Nonpartisan Education Review / Essays, Volume 7, Number 8

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U.S. Government Should Stop Financing Arithmetic Avoidance

I handed the young cashier five quarters; she wanted to enter the amount into the cash
register, but could not calculate their total worth. Twenty years ago, we expected cashiers to
know that five quarters is $1.25. This simple type of arithmetic problem is barely taught today.
College math professors are *distressed* by the *declining* level of understanding of arithmetic and
algebra by masses of college students.^{}
^{} For example:

Table 1. Decline^{}
^{} in percent of freshmen entering colleges in Maryland

who know arithmetic and real high school Algebra I

Year |
1998 |
2005 |
2006 |

Whites |
67% |
60% |
58% |

African-Americans |
44% |
33% |
36% |

Asian-Americans |
79% |
74% |
76% |

Hispanics |
56% |
42% |
43% |

Related Data from MD. From 1998 to 2005, the number of white graduates *increased* by 11%
(from 14,473 to 16,127), but the number who knew arithmetic and high school Algebra I
*decreased (*from 9703 to 9619).* *Similarly, from 1998 to 2005, the number of African-American
graduates who knew arithmetic and high school Algebra I *went down in spite of increased*
college enrollments of females by 21% and males by 31%.

* *

At the *high* end: “[From 1985–2005] Fall term enrollments in Calculus II *dropped* from 115,000
to 104,000 [at U.S. colleges].”^{}
^{} Second year, Calculus II is *required* for a college degree in
engineering.

That understanding of arithmetic and arithmetic-based algebra (symbolic algebra) has *dropped*
considerably among college freshmen is a natural consequence of the avoidance and
minimization of arithmetic and symbolic algebra by textbooks and many state math
assessments^{}
^{} during the past 20 years. Where did this start?

It started with Education professors against arithmetic calculations.

Only about one out of three education professors surveyed said that its “absolutely essential”
to teach math facts ... ^{}
^{} So two out of three education professors have taught current teachers,
math coaches and state and district math supervisors that it is *not* important for students to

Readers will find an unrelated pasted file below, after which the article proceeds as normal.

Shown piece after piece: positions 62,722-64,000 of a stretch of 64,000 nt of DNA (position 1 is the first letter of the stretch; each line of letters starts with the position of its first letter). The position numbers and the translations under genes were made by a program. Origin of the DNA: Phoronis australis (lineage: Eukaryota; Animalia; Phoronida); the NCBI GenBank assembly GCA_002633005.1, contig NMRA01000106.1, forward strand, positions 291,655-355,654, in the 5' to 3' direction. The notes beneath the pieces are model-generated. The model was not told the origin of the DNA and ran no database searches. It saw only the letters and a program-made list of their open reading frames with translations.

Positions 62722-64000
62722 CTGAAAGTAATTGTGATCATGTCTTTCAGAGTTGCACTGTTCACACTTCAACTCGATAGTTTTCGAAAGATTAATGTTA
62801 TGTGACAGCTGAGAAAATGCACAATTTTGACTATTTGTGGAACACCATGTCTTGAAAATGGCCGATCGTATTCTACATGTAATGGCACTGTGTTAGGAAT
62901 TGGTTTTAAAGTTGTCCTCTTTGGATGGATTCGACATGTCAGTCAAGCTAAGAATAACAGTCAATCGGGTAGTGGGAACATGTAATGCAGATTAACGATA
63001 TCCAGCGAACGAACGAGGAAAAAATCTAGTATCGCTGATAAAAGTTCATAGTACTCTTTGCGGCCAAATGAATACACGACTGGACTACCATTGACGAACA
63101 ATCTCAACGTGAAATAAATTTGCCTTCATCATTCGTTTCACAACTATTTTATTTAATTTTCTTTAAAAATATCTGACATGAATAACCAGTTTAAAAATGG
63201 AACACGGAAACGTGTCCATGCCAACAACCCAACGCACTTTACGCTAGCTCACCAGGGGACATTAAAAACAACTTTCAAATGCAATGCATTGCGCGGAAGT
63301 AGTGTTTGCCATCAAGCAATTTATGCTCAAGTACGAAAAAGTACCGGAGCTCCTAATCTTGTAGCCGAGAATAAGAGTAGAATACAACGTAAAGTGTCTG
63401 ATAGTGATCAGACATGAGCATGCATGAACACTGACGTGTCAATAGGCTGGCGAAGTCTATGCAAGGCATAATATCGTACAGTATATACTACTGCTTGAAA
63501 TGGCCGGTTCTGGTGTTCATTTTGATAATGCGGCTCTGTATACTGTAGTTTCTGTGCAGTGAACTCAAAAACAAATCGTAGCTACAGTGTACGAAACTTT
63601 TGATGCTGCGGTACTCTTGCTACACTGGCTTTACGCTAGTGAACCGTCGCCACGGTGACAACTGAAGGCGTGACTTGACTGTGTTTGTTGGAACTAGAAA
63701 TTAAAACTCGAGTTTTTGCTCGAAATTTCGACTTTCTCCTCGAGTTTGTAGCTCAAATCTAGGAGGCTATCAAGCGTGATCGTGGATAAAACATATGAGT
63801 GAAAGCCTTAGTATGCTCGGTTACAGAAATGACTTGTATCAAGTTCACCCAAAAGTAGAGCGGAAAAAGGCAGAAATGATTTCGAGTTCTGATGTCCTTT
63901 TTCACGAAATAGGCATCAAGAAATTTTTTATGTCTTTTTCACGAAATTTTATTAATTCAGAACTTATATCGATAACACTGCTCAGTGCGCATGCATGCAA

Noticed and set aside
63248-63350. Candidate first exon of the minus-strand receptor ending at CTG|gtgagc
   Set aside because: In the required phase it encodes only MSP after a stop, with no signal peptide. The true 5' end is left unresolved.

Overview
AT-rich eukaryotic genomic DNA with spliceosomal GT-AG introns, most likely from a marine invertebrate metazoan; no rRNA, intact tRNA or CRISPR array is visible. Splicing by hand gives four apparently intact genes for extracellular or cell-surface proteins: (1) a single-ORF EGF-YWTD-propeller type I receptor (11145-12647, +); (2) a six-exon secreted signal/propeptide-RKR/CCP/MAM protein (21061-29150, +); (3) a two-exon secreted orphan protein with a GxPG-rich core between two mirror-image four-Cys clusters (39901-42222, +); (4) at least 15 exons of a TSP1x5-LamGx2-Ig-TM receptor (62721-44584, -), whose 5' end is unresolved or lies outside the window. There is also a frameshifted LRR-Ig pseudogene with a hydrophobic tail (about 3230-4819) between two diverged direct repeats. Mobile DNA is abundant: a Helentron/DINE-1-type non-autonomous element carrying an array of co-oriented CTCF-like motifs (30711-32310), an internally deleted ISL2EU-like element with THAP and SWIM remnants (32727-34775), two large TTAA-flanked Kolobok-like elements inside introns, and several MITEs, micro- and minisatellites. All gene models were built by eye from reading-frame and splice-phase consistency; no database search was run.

memorize math facts.

For the past 20 years, textbooks and state standards of about 45 states have been guided by
the National Council of Teachers of Mathematics’ (NCTM^{}
^{}) 1989 and 2000 *Standards*, which
marginalize arithmetic. The NCTM 1989 *Standards* states: "This is not to suggest that valuable
time should be devoted to exercises like (17/24) + (5/18) or 5 3/4 x 4 1/4".

“[There are] more than a dozen defective K-12 math programs funded by the National Science Foundation. ... from [its] Education and Human Resources (EHR) Division. ...

“The ... radical deemphasis of algebra and arithmetic — the prerequisite to algebra
— in NSF-funded and NSF-distributed math programs has stark consequences for
science education, especially physics. When the isolation of a variable in a simple
equation is laborious for students rather than automatic, the depth of instruction in
high school physics courses is severely limited. At the university level, students
struggling with elementary algebra find themselves adrift in their calculus classes,
and success thereafter in physics courses is elusive.”^{}
^{} (Also engineering courses)
[See “School math books, nonsense, and the National Science Foundation”,
American Journal of Physics]

A resource book, for a widely-used NSF funded program*, *explains*: * “In the Investigations
curriculum, standard algorithms are not taught because they interfere with a child’s growing
sense and fluency with the number system.”^{}